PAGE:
- Business notebook: Cape salon picked as one of nation's top 200 (4/17/17)
- Man out on bond for alleged molestation of boys charged with abusing girl (4/18/17)
- Pilot House goes smoke-free (4/23/17)10
- New policy for semissourian.com online commentary: No pseudonyms (4/17/17)59
- Without city record, Marie Street residents on hook for thousands in sewer repairs (4/19/17)7
- Going the distance: Several locals participate in Boston Marathon (4/18/17)2
- Event includes the first public tour of 200-year-old Elmwood Manor (4/23/17)3
- Cape councilman Bob Fox to run for mayor (4/21/17)5
- Deputy: Man kicked, broke uncle's ribs after yard-work dispute (4/19/17)
- Scott County: M Kay Supply in Benton fills unique needs in community (4/14/17)
Today in History
Today is Friday, Feb. 17, the 48th day of 2012. There are 318 days left in the year.
Today's Highlight in History:
On Feb. 17, 1972, President Richard M. Nixon departed the White House with his wife, Pat, on a historic trip to China, which he called "a journey for peace."
On this date:
In 1801, the U.S. House of Representatives broke an electoral tie between Thomas Jefferson and Aaron Burr, electing Jefferson president; Burr became vice president.
In 1864, during the Civil War, the Union ship USS Housatonic was rammed and sunk in Charleston Harbor, S.C., by the Confederate hand-cranked submarine HL Hunley, which also sank.
In 1865, Columbia, S.C., burned as the Confederates evacuated and Union forces moved in. (It's not clear which side set the blaze.)
In 1897, the forerunner of the National PTA, the National Congress of Mothers, convened its first meeting, in Washington.
In 1904, the original two-act version of Giacomo Puccini's opera "Madama Butterfly" was poorly received at its premiere at La Scala in Milan, Italy.
In 1933, Newsweek was first published by Thomas J.C. Martyn under the title "News-Week."
In 1947, the Voice of America began broadcasting to the Soviet Union.
In 1959, the United States launched Vanguard 2, a satellite which carried meteorological equipment on board.
In 1964, the Supreme Court, in Wesberry v. Sanders, ruled that congressional districts within each state had to be roughly equal in population.
In 1986, Johnson & Johnson announced it would no longer sell over-the-counter medications in capsule form, following the death of a woman who had taken a cyanide-laced Tylenol capsule.
In 1988, Lt. Col. William Higgins, a Marine Corps officer serving with a United Nations truce monitoring group, was kidnapped in southern Lebanon by Iranian-backed terrorists (he was later slain by his captors).
In 1992, serial killer Jeffrey Dahmer was sentenced in Milwaukee to life in prison (he was beaten to death by a fellow inmate in Nov. 1994).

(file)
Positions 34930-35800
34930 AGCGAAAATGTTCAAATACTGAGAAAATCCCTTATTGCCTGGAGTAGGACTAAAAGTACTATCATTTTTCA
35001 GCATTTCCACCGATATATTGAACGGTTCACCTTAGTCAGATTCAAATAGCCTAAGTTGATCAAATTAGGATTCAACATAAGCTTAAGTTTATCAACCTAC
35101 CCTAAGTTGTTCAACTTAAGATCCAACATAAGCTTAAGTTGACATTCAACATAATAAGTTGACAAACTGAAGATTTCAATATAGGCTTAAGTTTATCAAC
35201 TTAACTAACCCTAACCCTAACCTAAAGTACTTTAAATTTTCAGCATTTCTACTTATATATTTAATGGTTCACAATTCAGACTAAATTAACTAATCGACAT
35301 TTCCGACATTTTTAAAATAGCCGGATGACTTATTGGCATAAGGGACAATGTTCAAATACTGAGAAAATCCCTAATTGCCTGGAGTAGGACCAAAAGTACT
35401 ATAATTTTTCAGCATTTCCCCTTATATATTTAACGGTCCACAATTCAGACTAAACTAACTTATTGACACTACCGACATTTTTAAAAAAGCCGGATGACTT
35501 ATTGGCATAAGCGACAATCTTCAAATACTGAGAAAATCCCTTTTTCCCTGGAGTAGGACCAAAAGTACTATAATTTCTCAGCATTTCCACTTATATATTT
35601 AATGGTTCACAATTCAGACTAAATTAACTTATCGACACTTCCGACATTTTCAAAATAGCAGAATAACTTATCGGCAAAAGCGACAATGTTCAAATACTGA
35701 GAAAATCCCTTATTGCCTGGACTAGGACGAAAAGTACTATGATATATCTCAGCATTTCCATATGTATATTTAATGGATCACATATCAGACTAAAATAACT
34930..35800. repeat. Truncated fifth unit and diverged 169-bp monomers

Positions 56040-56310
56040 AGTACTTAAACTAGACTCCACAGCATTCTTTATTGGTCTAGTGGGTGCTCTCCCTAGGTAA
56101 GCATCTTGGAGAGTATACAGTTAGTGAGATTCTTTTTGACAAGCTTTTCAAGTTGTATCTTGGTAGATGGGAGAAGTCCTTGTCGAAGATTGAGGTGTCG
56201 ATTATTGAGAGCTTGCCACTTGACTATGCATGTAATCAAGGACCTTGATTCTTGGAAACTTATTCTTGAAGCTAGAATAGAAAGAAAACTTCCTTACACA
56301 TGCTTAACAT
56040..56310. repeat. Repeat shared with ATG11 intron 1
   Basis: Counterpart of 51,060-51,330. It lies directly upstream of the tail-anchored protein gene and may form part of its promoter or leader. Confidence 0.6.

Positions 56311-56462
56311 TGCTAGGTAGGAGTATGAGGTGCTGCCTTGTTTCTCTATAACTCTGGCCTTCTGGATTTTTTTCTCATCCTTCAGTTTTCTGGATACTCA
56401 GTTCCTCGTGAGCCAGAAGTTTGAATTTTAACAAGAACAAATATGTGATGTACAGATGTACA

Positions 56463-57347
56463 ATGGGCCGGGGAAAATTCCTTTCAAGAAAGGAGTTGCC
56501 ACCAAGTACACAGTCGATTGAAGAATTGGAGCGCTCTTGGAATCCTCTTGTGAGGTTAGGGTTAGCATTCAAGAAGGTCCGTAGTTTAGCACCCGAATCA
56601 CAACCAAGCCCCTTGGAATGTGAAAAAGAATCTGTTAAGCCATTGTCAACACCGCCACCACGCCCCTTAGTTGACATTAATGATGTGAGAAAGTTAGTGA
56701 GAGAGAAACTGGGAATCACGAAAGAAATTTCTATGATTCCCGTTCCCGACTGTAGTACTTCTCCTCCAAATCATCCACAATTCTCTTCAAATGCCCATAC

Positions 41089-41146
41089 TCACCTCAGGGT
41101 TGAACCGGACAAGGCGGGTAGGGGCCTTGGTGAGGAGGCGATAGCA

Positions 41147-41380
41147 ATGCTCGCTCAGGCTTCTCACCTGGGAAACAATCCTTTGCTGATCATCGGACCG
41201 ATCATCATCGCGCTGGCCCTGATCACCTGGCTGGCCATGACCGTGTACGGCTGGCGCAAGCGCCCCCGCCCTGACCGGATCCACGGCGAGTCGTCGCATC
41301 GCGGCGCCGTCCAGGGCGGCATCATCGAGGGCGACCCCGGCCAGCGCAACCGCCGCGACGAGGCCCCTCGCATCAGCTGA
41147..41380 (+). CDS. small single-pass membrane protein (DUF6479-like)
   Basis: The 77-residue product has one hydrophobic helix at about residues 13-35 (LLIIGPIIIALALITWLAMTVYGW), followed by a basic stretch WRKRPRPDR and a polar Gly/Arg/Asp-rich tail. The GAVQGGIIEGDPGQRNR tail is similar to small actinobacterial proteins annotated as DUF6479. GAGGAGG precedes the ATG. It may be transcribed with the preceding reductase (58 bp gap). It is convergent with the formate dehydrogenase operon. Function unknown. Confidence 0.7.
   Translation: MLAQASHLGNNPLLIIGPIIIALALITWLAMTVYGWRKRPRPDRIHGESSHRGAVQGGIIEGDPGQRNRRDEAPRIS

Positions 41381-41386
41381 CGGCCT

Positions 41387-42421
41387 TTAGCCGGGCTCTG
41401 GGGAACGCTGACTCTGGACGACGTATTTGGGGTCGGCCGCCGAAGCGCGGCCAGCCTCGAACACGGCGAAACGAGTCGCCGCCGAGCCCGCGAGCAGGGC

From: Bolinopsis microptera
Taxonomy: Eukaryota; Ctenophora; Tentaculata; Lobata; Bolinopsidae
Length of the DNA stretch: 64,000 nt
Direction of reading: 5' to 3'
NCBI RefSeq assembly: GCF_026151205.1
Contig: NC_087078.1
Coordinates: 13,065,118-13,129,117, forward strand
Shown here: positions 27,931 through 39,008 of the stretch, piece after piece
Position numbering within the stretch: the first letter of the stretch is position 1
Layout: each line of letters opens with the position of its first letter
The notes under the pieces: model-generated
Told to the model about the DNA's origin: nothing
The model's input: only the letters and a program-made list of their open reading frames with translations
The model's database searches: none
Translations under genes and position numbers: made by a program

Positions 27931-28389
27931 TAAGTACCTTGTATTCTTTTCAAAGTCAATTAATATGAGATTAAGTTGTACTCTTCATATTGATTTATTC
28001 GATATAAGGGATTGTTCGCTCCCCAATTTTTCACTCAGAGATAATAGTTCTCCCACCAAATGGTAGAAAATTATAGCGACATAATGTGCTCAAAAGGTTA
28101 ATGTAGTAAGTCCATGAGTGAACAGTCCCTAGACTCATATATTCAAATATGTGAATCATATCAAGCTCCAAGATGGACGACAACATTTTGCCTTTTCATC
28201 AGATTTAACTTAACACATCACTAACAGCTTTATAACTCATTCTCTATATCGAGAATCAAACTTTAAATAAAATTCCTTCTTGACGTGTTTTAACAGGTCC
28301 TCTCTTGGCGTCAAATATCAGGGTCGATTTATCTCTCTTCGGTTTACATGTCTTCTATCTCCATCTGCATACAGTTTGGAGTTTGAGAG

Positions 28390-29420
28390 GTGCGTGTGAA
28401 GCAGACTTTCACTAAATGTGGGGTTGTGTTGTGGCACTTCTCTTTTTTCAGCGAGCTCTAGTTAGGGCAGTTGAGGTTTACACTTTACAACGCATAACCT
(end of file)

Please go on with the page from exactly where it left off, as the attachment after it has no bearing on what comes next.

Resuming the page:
Ten years ago: President George W. Bush opened a three-nation Asian tour in recession-wracked Japan, where he urged Prime Minister Junichiro Koizumi to follow through on long-promised economic reforms. The new Transportation Security Administration took over supervision of aviation security from the airline industry and the Federal Aviation Administration. Ward Burton took advantage of Sterling Marlin's blunder for his first victory in the Daytona 500. (Marlin, who appeared in control of the race, was penalized for getting out of his car and pulling briefly on a damaged fender during the stoppage.)
Five years ago: Senate Republicans foiled a Democratic bid to repudiate President George W. Bush's deployment of 21,500 additional combat troops to Iraq. Secretary of State Condoleezza Rice made a surprise visit to Baghdad. At Camp Pendleton, Calif., Marine Lance Cpl. Robert B. Pennington was sentenced to 8 years in military prison for his role in the kidnapping and killing of an Iraqi civilian. Former French Cabinet minister Maurice Papon, convicted of complicity in crimes against humanity for his role in deporting Jews during World War II, died near Paris at age 96.
One year ago: A group of Democratic Wisconsin lawmakers blocked passage of a sweeping anti-union bill, refusing to show up for a vote and then abruptly leaving the state in an effort to force Republicans to the negotiating table. Iowa high school wrestler Joel Northrup defaulted on his first-round state tournament match rather than face Cassy Herkelman, one of the first girls ever to qualify for the event, saying that wrestling a girl would conflict with his religious beliefs.
Today's Birthdays: Actor Hal Holbrook is 87. Mystery writer Ruth Rendell is 82. Singer Bobby Lewis is 79. Actor-comedian Barry Humphries (aka "Dame Edna") is 78. Country singer-songwriter Johnny Bush is 77. Actress Christina Pickles is 77. Football Hall-of-Famer Jim Brown is 76. Actress Mary Ann Mobley is 73. Actress Brenda Fricker is 67. Actress Rene Russo is 58. Actor Richard Karn is 56. Actor Lou Diamond Phillips is 50. Basketball Hall of Famer Michael Jordan is 49. Actor-comedian Larry, the Cable Guy is 49. TV personality Rene Syler is 49. Movie director Michael Bay is 48. Singer Chante Moore is 45. Rock musician Timothy J. Mahoney (311) is 42. Actor Dominic Purcell is 42. Olympic gold medal skier Tommy Moe is 42. Actress Denise Richards is 41. Rock singer-musician Billie Joe Armstrong (Green Day) is 40. Actor Jerry O'Connell is 38. Country singer Bryan White is 38. Actress Kelly Carlson is 36. Actor Ashton Holmes is 34. Actor Jason Ritter is 32. TV personality Paris Hilton is 31. Actor Joseph Gordon-Levitt is 31. Actor Chord Overstreet (TV: "Glee") is 23. Actress Meaghan Martin is 20.
Thought for Today: "Wounded vanity knows when it is mortally hurt; and limps off the field, piteous, all disguises thrown away. But pride carries its banner to the last; and fast as it is driven from one field unfurls it in another." -- Helen Hunt Jackson, American author (1831-1885).
Copyright 2012, The Associated Press. All rights reserved.